Photo Essay

The Yurts of Bronte Park, or: The Possibility of Camping on the 403

Easy to Mapquest, and aside from being stuck-on-a-site-with-a-pole, it should end the griping about how all the good sites were already taken. A campground on the 403. You heard it here first.

By Mark Fenton
Published June 05, 2008

I am intrigued at the idea of putting a campsite in the grassy space between opposing lanes of the 403. Not being an investor I don't know off hand what commercial land near a major highway in the GTA goes for, but I am sure that speculators have stood on an overpass, cigar poised in frustration, at the thought of the wasted space. And have hungrily schemed of a way to generate revenue from it.

Easy to Mapquest, and aside from being stuck-on-a-site-with-a-pole, it should end the griping about how all the good sites were already taken. A campground on the 403. You heard it here first.

Camping is, let's not forget, a contrived enough thing. Really, what practical reason do we ever have for leaving the green space and fresh air of our back yard? There was, if we remember back far enough, a time when we needed nothing more than to be in our own backyard. Ever in wide-eyed wonder at the diversions our guardians tossed before us.

I often think of a childishly simple photo (childishly simple because he was, like, a child) that the great French photographer Jacques-Henri Lartigue took in 1904 at the age of 10.

Some of this photo's appeal lies in the novelty of the technology (fast exposure had arrived!) But we also share the wonder at a child who can see the whole world in a sphere his nanny tosses into the air. If I were to photograph a ball in mid-flight, I'm not sure it could contain all that.

We soon reach an age where excitement can no longer be found in our backyard. I believe I'm correct in saying that all of our leisure time activities are made more appealing by an element of danger. That all pastimes demand, at least metaphorically, that we leave the garden.

For the extremists there's floating over Niagara Falls in barrel or putting a single round in the chamber and spinning the cylinder. For those who haven't gotten round to picking up their "Living Will" kit, or who don't relish receiving a posthumous Darwin award, there is hang-gliding, rock climbing, recreational drug use with clean needles, protected sex with strangers in dungeonlike gloom, and a host of other diversions I'm sure I'm too naïve to even know about.

Activities less likely to kill us provided we do the research, observe moderation, and take the conventional precautions. Yet nevertheless activities which we can expect to exact from us a sizable psychic toll.

For there rest of us who need to keep risk to the lowest level, there's the impulsive walk-round-the-block. Sounds about as tepid as it gets when it comes to risk, but honestly, in recent weeks I've had the most unsettling experiences.

Ever since I first watched Meshes of the Afternoon and saw the key slip through Maya Deren's fingers, saw how, as in a dream, it continued to evade her clutches each time she almost caught it, bouncing down concrete steps, until finally it rested at her feet on the pavement - ever since then I have kept a close watch on the things the sidewalk collects. Their strange animation. Their menace.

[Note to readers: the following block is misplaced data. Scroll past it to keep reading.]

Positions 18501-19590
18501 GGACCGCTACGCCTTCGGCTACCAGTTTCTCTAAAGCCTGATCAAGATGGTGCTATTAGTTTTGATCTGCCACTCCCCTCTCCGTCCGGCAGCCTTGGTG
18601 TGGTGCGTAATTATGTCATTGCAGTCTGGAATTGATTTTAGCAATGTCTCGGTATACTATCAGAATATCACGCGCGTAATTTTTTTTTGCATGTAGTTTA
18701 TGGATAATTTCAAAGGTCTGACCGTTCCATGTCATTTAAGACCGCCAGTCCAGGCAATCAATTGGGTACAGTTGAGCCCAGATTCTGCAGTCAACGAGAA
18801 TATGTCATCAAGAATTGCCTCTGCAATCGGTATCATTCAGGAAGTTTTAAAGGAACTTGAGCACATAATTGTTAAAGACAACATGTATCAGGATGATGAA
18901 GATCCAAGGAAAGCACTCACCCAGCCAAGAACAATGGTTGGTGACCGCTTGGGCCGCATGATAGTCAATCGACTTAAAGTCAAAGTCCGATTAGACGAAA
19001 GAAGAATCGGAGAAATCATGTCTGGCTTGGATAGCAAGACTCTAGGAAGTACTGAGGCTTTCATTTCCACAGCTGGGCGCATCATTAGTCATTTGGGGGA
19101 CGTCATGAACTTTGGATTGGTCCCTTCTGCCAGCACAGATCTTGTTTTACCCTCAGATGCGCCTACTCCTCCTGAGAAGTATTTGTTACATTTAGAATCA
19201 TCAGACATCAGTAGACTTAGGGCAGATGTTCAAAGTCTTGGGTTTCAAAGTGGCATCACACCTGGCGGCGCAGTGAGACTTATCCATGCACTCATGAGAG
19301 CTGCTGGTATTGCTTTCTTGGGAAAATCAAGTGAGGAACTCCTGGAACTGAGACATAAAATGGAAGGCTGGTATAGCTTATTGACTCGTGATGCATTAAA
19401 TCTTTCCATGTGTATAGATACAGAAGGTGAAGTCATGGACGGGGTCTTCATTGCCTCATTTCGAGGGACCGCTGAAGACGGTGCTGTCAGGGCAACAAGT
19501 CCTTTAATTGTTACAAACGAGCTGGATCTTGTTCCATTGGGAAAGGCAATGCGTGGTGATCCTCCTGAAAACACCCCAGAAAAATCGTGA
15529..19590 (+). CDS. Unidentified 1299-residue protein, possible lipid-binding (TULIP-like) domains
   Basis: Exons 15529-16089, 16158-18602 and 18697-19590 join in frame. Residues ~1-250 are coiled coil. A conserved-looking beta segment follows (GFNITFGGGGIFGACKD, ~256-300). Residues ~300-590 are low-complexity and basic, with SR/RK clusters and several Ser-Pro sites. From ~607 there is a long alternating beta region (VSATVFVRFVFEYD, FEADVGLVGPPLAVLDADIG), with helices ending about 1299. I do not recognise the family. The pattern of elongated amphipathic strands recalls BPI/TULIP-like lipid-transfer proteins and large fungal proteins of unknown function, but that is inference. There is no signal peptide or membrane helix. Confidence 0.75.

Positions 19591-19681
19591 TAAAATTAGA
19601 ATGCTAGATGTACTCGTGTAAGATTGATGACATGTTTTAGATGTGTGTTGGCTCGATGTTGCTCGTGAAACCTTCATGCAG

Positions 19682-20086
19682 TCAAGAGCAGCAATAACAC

Maya Deren, Meshes of the Afternoon, 1943

So having trained myself to find, to analyze, and to engage with pedestrian detritus, how in the name of the seven mad gods who rule the sidewalks am I expected to interpret these crushed and carefully arranged bottle caps!

The egg smashed open by some prey-bird, teen vandal, or wild gust; the corpse naked of feathers, cheated of flight. If I am particularly on watch for dead things, if I am especially cognizant of the savagery of the natural order these days, it is because our family cat has recently taken to stalking and killing squirrels in our back yard, then disemboweling them and leaving a semi-devoured carcass for me to bury.

They are not simply killed, they are killed by a housecat who doesn't NEED to kill, and resemble a corpse in an H.P. Lovecraft story, limbs and heads transposed and seeming to defy Euclidean geometry and any notion of respect for the dead. She has become so skilled that I discover a new one almost every other morning. The cat herself I find sitting prim and groomed, on a sill, the very picture of refinement,

the feline equivalent of Hannibal Lecter enjoying a Mozart Piano Concerto and a fine Chianti while digesting parts of an acquaintance.

In fact I had just finished burying one of her victims, and was at the end of my block wondering where my brushes with mortality and decomposition would end when I felt my foot nudging something malleable and of a reasonable heft. I hardly dared to look down.

Thankfully it wasn't a dead animal in this case, but rather an extremely waterlogged bicycle seat molded by use or the elements into something weirdly organ-like.

Though on closer look more like some manufactured membrane to PROTECT an organ and be discarded after use. This isn't a good picture of it, due to the shadow, but you can sense the recoil in my adumbrated outline and tell that I am deeply turned-off by the whole experience. I thought: in the future I will drive far from home when I want to be outdoors.

That was the idea anyway. Camping: safer than the multiplicity of urban dangers (or so we choose to believe); scarier than just sleeping in your bedroom with central heating, central air and modern plumbing. There is always the chance of getting pneumonia from the damp ground, and with those trips out in the dark there's always the chance of stepping blind into a small animal burrow and breaking the bones of a foot.

As a child in western Canada my parents would take me camping in the Rocky Mountains. There was lore about campers who, despite having done everything by the book, like never having food in the tent, keeping food coolers locked in the trunk of the car, and not going to bed covered in honey, were gruesomely mauled in their sleep by erratic Grizzly.